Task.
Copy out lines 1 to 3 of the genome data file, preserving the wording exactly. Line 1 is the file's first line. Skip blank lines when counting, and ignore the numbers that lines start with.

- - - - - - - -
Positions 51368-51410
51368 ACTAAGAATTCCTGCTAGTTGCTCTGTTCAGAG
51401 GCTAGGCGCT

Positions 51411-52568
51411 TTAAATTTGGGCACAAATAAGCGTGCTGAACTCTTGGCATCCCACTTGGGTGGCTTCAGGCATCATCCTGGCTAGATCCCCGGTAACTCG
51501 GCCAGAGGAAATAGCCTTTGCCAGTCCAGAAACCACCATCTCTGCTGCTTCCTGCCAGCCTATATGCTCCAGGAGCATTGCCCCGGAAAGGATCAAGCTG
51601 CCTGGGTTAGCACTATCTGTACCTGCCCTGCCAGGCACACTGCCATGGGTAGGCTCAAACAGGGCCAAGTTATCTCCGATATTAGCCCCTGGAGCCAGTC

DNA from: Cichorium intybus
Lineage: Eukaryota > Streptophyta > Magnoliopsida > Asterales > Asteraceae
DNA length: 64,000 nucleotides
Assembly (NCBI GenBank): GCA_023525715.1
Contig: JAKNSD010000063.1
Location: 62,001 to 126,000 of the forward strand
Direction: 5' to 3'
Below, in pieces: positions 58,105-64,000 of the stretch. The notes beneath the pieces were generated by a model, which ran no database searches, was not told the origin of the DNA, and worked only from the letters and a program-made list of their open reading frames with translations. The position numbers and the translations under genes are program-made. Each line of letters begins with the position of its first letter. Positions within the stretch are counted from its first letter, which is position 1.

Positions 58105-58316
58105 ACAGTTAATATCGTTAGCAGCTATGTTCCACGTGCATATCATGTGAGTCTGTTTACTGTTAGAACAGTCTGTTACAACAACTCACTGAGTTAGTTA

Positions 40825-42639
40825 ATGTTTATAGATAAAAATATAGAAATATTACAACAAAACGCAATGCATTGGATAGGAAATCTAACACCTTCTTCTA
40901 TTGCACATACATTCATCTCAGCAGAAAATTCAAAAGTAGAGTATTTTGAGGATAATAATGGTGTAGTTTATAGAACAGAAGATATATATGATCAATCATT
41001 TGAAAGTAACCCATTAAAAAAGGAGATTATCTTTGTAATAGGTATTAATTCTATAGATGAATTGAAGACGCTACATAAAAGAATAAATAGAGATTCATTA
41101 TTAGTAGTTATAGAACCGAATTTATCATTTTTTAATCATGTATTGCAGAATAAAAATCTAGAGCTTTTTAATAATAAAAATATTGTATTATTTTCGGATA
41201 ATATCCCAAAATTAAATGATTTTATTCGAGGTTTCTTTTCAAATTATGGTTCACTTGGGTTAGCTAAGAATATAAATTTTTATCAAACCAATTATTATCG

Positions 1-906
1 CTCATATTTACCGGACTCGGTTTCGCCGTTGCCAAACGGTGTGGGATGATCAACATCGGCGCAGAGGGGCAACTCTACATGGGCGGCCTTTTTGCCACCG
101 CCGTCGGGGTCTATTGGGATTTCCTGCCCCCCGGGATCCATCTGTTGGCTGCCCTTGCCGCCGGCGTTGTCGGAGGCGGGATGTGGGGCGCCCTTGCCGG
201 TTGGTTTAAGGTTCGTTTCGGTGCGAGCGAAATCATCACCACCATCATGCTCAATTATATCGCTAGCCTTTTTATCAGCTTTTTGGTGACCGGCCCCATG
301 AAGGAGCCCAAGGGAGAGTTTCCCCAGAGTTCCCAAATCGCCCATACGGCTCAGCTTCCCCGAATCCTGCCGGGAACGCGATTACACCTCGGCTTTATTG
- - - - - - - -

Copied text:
Positions 51368-51410
51368 ACTAAGAATTCCTGCTAGTTGCTCTGTTCAGAG
51401 GCTAGGCGCT